COOS BAY -- Students in Marshfield High School's Disaster Science class got a hands-on lesson in emergency preparedness from the Community Emergency Response Team on Friday, when the students ran through an emergency simulation in the school's locker room.
Marshfield High School Disaster Science Class
Trace Janes applies makeup to Alexis Crawford's face Friday as students in a Disaster Science class prepare for a hands-on lesson from the Com…
Disaster Science students stepped boldly into the pitch black locker room to the tune of dozens of simulated cries for help. Bodies were strewn about the locker room and covered in fake blood. The students put into practice the many things they’ve learned about emergency response over the course of the semester while participating in the simulation.
“You want to make it as realistic as possible, so you’re prepared if you’re ever called to action. Marshfield teacher and CERT instructor Lynda Sanders said. “It’s all about being prepared for yourself, your family, and your community.”
A number of students outside of the Disaster Science class volunteered to participate in the simulation as victims.
“We have drama students that volunteer to be victims, and some of them volunteer because they hear about it and think it sounds like fun. Several of the students that are going through the training this time played victims in the last training, and they thought it was so cool that they decided to take the class.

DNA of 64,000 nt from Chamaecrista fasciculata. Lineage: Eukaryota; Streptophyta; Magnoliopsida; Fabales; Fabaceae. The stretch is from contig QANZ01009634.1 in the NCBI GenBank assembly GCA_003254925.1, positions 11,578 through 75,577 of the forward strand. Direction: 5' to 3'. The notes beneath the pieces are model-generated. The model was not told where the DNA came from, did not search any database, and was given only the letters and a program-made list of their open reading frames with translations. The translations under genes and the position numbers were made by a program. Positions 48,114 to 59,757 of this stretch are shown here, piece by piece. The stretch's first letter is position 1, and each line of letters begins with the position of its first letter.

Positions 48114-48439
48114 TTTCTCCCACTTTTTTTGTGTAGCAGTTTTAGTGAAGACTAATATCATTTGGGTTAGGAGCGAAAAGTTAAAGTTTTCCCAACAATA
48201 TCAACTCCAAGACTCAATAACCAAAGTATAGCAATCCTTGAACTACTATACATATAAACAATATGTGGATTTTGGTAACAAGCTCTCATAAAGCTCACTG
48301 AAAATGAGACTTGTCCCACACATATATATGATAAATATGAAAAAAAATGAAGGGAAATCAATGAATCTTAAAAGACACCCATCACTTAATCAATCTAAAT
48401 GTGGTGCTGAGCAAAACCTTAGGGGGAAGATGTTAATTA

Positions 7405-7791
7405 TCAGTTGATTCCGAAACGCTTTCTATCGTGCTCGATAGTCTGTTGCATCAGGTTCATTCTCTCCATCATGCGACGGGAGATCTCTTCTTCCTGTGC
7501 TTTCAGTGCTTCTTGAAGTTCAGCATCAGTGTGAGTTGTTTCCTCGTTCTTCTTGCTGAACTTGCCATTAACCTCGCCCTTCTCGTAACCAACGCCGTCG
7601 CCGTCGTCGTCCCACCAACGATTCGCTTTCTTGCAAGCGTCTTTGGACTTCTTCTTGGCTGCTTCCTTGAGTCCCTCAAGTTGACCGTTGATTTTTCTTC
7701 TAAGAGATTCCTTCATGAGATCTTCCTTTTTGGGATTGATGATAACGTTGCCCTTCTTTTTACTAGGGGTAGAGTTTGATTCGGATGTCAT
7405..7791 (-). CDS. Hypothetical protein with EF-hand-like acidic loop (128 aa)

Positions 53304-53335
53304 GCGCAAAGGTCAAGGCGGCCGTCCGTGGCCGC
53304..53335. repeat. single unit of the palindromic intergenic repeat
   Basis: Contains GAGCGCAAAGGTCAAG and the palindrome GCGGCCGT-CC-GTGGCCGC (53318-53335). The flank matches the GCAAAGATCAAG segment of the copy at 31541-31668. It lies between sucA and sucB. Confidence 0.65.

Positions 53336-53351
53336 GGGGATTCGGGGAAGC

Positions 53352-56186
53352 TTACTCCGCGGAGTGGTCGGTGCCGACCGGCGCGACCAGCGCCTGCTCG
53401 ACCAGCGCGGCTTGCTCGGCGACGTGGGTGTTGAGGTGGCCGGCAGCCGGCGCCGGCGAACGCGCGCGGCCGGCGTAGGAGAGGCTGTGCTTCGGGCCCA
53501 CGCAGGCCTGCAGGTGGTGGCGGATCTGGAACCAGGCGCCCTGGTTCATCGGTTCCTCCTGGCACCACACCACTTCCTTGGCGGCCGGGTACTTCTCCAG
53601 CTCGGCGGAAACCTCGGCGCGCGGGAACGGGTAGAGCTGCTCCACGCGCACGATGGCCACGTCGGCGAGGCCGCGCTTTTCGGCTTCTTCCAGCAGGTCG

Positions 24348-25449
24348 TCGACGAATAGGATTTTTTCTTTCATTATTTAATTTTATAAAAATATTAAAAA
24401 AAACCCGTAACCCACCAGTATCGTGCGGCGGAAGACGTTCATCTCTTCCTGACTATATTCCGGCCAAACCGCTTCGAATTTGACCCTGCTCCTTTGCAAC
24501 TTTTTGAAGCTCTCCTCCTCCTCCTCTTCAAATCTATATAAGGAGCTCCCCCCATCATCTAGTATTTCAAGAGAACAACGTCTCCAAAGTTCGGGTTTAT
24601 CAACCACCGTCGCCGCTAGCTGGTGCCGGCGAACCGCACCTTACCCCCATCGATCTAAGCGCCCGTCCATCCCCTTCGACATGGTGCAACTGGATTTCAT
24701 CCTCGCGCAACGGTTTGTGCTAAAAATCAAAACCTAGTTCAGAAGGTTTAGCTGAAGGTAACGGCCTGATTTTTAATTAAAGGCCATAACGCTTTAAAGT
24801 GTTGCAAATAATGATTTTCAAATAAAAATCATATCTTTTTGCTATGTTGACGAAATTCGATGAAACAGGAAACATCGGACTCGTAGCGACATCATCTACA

After the simulation all of the students who participated are eligible to be CERT certified.
“Once the students turn 18 they’re eligible to register with the county for CERT,” Sanders said.
Members of Coos County CERT hung around the simulation to assist students with procedures and help guide them through.
“Our primary goal is education. We educate the public on what the biggest dangers are in their area,” Wright said. “Our main concern here would be the earthquake, because it would be so devastating to such a large area … These kids here are amazing. They’re willing to step up and in the event of an emergency.”
One of the most important thing that CERT tries to convey to students is to keep themselves safe while trying to help out in emergency situations.
“We have some traps set up. Sometimes your reaction to something takes over and we try to drill into them that your safety comes first. If you become a victim, now you’re part of the problem and we’re down resources,” Sanders said.
Students running through the simulation were marking simulated victims with green, red, and yellow tape in order to determine which injuries are most severe and who needs to be helped first. Red tape signifies the most urgent injuries.
“There are what we call the three killers, and those are blocked airways, bleeding, and shock. Any of those three would categorize you as red,” Sanders said.
Aside from being eligible to join CERT aft their disaster science class, students who took the course are also prepared to test for CPR certification, Saunders said.
This is the second year that Marshfield has hosted the emergency simulation. CERT training originated at Marshfield as an emergency preparedness club. Last year Sanders and fellow teacher Jonathan Hill developed a course to incorporate CERT training and the science behind disasters.